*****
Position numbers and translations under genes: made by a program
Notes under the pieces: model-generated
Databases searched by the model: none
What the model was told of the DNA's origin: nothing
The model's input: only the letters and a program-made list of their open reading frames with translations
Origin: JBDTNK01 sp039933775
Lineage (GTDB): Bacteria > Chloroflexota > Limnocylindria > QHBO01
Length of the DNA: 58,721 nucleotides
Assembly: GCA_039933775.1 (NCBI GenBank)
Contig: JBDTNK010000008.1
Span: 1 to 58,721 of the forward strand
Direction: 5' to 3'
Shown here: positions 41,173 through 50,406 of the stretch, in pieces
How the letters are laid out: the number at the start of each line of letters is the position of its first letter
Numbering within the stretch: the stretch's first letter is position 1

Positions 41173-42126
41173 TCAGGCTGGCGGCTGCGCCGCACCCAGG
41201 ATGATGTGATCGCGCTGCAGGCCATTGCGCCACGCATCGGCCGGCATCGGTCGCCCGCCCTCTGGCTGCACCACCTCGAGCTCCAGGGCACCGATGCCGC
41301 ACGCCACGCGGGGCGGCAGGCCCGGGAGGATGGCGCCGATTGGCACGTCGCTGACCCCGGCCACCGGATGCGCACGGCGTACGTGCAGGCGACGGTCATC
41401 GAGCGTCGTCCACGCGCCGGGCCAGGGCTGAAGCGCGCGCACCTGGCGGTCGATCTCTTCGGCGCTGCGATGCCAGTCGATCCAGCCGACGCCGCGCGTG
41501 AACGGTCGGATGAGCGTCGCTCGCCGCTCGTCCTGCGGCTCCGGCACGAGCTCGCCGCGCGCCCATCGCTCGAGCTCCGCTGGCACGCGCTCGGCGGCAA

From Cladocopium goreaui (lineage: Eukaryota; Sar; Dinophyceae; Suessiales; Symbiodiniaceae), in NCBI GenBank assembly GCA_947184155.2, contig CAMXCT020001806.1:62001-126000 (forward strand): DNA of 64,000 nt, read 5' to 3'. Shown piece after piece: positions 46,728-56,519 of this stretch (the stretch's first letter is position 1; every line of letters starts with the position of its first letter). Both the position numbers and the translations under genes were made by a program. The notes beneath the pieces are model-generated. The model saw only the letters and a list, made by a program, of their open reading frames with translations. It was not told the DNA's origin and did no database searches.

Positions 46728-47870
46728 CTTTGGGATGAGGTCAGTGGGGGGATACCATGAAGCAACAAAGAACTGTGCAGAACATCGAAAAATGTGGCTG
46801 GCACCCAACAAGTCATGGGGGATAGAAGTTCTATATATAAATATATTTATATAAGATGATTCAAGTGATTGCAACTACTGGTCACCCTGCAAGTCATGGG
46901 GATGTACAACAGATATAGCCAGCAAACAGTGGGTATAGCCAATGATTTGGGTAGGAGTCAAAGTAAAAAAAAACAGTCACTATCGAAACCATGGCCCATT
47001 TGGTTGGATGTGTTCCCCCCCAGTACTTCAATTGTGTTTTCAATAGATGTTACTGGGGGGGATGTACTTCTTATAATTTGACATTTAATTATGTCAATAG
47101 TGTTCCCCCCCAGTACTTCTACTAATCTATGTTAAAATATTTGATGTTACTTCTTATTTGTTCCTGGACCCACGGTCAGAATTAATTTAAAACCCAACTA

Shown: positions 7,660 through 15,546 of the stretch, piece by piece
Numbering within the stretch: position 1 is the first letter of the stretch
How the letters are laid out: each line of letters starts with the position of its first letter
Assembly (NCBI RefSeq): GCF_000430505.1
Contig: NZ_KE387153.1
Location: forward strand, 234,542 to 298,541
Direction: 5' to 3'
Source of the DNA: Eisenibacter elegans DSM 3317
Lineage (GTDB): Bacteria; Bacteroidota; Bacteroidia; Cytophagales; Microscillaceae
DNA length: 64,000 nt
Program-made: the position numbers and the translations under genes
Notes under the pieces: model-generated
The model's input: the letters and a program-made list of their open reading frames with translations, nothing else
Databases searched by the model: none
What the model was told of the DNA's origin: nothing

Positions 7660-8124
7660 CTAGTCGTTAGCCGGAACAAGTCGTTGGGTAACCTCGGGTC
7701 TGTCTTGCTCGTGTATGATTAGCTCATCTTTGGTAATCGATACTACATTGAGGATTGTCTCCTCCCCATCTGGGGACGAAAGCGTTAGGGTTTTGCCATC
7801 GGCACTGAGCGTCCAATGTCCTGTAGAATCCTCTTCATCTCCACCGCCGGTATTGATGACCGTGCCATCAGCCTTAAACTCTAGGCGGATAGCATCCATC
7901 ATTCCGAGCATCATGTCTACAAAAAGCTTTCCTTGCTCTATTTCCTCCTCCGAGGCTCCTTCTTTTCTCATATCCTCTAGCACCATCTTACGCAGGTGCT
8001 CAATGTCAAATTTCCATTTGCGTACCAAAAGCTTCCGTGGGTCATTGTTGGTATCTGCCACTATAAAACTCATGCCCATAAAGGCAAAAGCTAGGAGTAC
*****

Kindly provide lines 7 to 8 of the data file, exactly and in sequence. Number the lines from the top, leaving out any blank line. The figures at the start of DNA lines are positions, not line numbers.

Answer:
Lineage (GTDB): Bacteria > Chloroflexota > Limnocylindria > QHBO01
Length of the DNA: 58,721 nucleotides